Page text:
Odd poem: by a young pirate, before his hanging

In youthful blooming years was I,
When I that practice took
Of perpetrating piracy
For filthy gain did look.
To wickedness we all were bent,
Our lusts for to fulfil;
To rob at sea was our intent,
And perpetrate all ill.

I pray the Lord preserve you all
And keep you from this end;
O let Fitz-Gerald’s great downfall
Unto your welfare tend.
I to the Lord my soul bequeath,
Accept whereof I pray;
My body to the earth beneath:
Dear friend, adieu for aye.

Written by the 21-year-old John Fitz-Gerald of Limerick, Ireland, apparently on the night before his execution. It is quoted in The Pirates of the New England Coast, 1630-1730 (Rio Grande Press, 1923), which in turn is proudly excerpted by the Online Review of Rhode Island History, as well as by David Cordingly’s extensive history and analysis of the Golden Age of piracy, Under the Black Flag.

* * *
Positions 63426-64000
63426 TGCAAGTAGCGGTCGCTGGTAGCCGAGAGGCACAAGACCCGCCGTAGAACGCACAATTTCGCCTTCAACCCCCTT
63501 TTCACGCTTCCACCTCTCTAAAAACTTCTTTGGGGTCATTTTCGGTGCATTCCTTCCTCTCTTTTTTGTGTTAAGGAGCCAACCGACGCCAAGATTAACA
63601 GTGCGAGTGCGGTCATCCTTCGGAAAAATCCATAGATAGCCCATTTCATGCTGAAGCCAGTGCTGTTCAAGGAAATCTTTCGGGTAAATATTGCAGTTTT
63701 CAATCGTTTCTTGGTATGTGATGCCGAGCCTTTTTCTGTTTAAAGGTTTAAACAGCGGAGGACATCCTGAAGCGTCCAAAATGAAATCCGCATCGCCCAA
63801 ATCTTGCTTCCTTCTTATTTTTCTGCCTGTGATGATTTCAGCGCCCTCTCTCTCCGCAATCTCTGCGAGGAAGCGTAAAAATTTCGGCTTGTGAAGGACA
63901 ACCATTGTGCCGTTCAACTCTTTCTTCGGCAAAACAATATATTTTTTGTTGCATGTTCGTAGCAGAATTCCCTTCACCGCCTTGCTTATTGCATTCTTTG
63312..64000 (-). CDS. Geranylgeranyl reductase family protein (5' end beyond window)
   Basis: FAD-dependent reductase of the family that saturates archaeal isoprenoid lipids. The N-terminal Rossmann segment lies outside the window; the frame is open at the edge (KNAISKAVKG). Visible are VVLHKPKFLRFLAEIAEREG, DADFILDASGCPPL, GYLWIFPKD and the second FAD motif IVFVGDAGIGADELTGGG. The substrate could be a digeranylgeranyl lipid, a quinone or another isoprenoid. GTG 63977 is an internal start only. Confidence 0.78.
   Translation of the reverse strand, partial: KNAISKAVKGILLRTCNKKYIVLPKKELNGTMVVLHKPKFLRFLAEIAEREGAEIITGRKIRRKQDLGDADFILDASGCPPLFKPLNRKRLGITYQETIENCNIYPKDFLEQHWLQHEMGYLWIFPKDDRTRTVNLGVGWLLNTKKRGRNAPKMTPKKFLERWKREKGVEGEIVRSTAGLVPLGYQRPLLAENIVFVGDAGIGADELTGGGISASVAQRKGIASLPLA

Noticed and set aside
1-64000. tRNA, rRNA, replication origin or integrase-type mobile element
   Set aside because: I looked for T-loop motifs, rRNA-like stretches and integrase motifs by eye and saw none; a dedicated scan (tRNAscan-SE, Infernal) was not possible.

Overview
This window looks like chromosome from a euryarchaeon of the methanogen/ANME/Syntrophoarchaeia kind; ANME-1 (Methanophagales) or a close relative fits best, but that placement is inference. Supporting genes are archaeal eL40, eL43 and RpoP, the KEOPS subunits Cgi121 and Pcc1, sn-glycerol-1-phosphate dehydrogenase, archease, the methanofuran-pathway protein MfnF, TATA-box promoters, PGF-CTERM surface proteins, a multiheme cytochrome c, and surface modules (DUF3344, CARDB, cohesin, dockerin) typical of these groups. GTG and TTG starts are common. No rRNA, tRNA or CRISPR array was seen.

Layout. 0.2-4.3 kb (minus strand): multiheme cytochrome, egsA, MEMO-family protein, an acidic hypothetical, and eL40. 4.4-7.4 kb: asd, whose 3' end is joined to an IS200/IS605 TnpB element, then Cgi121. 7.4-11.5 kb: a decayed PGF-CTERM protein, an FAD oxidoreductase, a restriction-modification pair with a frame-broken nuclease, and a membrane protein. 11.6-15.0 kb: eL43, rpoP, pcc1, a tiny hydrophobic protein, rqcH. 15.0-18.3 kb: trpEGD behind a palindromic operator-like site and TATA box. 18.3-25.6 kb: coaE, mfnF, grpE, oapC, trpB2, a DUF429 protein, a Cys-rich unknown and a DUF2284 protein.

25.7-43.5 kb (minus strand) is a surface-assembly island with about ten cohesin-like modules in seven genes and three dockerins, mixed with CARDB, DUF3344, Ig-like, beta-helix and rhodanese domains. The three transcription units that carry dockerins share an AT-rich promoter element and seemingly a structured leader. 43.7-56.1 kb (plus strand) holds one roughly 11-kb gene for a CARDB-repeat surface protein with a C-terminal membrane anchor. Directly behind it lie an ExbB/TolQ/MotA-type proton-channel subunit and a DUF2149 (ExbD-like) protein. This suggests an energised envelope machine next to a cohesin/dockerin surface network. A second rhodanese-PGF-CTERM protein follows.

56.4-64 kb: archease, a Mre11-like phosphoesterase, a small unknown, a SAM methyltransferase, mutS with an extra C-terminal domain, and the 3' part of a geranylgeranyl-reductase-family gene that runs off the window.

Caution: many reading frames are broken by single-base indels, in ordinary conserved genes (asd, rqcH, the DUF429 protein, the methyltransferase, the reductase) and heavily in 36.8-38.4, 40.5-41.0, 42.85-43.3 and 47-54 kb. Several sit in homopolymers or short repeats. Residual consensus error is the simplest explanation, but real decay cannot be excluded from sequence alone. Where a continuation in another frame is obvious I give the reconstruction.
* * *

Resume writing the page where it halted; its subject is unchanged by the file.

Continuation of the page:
On 11th June 1723, Captain Peter Solgard, commander of His Majesty’s Ship Greyhound, a man-o-war, engaged two pirate sloops off Long Island, New York, capturing one of them, Ranger, and taking 37 of its 48 crew alive. He brought them in to Newport, Rhode Island, and they went on trial the following month. Those who could show that they had been forced to join the pirates and had not taken part in violence were released, but the pirate captain and 25 others–including our young poet, of course–were “hanged by the neck until dead” on 19th July 1723, between twelve and one o’clock in the afternoon.

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